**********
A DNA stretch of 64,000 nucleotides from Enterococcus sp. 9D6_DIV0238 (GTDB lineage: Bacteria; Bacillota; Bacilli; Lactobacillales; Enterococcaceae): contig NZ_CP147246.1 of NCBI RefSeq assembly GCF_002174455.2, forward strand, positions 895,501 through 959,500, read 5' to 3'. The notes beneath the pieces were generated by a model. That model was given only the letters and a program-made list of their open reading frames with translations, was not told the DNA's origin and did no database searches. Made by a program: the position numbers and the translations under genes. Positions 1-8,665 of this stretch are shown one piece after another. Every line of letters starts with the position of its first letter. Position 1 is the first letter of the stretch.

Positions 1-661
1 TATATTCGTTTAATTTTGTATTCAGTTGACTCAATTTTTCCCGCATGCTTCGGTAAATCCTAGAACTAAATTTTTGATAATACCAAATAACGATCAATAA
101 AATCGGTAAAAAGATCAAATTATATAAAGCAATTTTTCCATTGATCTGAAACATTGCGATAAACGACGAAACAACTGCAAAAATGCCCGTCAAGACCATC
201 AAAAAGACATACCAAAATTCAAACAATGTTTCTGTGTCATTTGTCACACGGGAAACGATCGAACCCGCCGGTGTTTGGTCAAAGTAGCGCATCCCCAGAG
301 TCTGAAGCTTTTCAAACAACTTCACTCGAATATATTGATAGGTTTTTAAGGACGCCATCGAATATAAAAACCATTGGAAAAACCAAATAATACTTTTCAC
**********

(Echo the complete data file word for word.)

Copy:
A DNA stretch of 64,000 nucleotides from Enterococcus sp. 9D6_DIV0238 (GTDB lineage: Bacteria; Bacillota; Bacilli; Lactobacillales; Enterococcaceae): contig NZ_CP147246.1 of NCBI RefSeq assembly GCF_002174455.2, forward strand, positions 895,501 through 959,500, read 5' to 3'. The notes beneath the pieces were generated by a model. That model was given only the letters and a program-made list of their open reading frames with translations, was not told the DNA's origin and did no database searches. Made by a program: the position numbers and the translations under genes. Positions 1-8,665 of this stretch are shown one piece after another. Every line of letters starts with the position of its first letter. Position 1 is the first letter of the stretch.

Positions 1-661
1 TATATTCGTTTAATTTTGTATTCAGTTGACTCAATTTTTCCCGCATGCTTCGGTAAATCCTAGAACTAAATTTTTGATAATACCAAATAACGATCAATAA
101 AATCGGTAAAAAGATCAAATTATATAAAGCAATTTTTCCATTGATCTGAAACATTGCGATAAACGACGAAACAACTGCAAAAATGCCCGTCAAGACCATC
201 AAAAAGACATACCAAAATTCAAACAATGTTTCTGTGTCATTTGTCACACGGGAAACGATCGAACCCGCCGGTGTTTGGTCAAAGTAGCGCATCCCCAGAG
301 TCTGAAGCTTTTCAAACAACTTCACTCGAATATATTGATAGGTTTTTAAGGACGCCATCGAATATAAAAACCATTGGAAAAACCAAATAATACTTTTCAC